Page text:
Arenas, 514 B.R. at 891–92 (emphasis added).
The Medpoint court also relied on the reasoning of In re Rent-Rite Super Kegs W. Ltd., 484 B.R. 799 (Bankr. D. Colo. 2012). Rent-Rite was a chapter 11 case in which the debtor owned a warehouse worth $2.3 million, encumbered by a deed of trust securing a $1.8 million note. The debtor leased the warehouse to tenants cultivating marijuana, which accounted for 25% of the debtor’s revenues. Id. at 803. The bankruptcy court found that the debtor was violating the CSA, which subjected the warehouse to the risk of forfeiture under federal law and placed the secured creditor’s collateral at risk. Id. at 803–04, 806. The court further found the debtor’s ongoing violation of the CSA constituted “gross mismanagement” of the chapter 11 estate and thus “cause” to dismiss or convert the case. Id. at 809.
Based on Arenas and Rent-Rite, the Medpoint court reasoned that “the appointment of a chapter 7 trustee would place that trustee in an untenable position. A trustee would have good reason to worry about his/her risk [of] exposure relating to the administration of a marijuana-related entity’s assets.” Medpoint at 184. Congress stated its interest in protecting the public health and safety when it enacted the Controlled Substances Act, and a bankruptcy trustee must yield to that interest. Id. at 185. The court found that “the prospects of a possible forfeiture or seizure of Medpoint’s assets poses an unacceptable risk to a chapter 7 estate and a chapter 7 trustee.” Id. This risk was not eliminated by Congress’s passage of the 2015 appropriations bill, which prohibits the Department of Justice from using federal funding on marijuana enforcement in states where it is legal (at least until September 30, 2015). Id. at 185–86; Consolidated and Further Continuing Appropriations Act, Pub.L. 113-235, § 538 (2014).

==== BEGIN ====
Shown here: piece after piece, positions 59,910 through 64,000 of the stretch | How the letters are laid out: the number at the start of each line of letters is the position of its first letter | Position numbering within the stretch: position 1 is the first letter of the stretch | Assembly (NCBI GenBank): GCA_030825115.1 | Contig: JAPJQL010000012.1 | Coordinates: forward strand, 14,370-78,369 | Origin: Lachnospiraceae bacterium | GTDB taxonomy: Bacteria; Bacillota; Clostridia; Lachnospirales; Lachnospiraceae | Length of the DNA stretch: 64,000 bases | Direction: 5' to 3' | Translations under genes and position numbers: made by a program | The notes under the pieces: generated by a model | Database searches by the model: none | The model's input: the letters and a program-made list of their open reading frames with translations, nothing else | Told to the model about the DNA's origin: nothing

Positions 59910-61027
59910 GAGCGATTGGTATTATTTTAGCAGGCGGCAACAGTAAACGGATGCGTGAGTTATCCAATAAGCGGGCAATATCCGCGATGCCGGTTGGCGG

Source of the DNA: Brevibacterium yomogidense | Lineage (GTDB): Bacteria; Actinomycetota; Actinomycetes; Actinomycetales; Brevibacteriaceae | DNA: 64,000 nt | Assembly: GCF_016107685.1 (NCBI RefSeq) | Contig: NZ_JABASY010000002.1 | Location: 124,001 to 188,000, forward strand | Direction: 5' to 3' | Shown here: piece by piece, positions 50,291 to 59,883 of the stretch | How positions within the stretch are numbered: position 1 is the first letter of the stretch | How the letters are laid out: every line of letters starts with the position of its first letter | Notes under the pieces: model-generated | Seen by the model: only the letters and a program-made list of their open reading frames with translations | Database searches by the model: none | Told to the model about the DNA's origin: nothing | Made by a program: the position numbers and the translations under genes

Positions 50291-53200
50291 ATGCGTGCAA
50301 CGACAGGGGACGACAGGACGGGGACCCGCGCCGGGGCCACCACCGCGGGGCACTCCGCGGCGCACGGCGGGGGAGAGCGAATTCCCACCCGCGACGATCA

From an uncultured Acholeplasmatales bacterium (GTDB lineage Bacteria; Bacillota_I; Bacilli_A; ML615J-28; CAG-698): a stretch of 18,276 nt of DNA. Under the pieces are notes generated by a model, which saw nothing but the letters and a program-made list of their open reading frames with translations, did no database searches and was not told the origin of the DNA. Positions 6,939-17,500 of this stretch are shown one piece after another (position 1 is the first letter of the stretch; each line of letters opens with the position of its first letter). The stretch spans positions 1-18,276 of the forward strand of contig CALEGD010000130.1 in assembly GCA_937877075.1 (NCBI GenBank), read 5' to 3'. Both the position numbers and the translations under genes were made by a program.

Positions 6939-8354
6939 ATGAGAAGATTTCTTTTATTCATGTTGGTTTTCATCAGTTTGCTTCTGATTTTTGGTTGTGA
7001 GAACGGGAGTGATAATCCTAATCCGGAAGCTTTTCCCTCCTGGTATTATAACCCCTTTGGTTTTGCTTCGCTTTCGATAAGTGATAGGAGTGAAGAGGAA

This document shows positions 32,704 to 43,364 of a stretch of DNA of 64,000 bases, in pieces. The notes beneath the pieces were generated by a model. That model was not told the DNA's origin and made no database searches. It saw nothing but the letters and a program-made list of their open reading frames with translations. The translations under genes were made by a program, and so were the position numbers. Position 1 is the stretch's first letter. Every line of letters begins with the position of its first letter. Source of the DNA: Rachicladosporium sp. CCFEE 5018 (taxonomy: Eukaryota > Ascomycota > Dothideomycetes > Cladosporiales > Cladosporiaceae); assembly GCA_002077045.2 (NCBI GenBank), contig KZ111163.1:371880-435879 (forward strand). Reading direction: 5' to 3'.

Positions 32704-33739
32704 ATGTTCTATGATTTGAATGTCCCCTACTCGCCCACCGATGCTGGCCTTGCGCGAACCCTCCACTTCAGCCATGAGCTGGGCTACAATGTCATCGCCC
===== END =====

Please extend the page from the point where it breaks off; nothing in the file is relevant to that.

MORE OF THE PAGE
The Medpoint court further found that because the petitioning creditors knew or should have known that the debtor’s activities were illegal under federal law, they came to the court with unclean hands and could not, therefore, seek relief from the bankruptcy court. Medpoint at 187. The court explained:
[A]s a federal court, this Court must adhere to federal law. Neither the alleged lack of enforcement funding nor the apparent lack of political will to enforce the [Controlled Substances Act] alters the fact that a person engaged in marijuana related business activities in Arizona is in violation of federal law. Petitioning Creditors may themselves have also violated the CSA and attempted to profit from those violations.
Id. at 188.
Under Arenas, individual debtors engaged in the marijuana business should be aware that the bankruptcy discharge is probably not available to them. Debtors who simply lease space to marijuana businesses can expect to be barred from obtaining relief under the Bankruptcy Code under Rent-Rite. Under Medpoint, anyone considering extending loans or trade credit to marijuana businesses should proceed with the utmost caution and cannot count on seeking a remedy in bankruptcy court if a marijuana business fails to pay.
Author: Hilary Mohr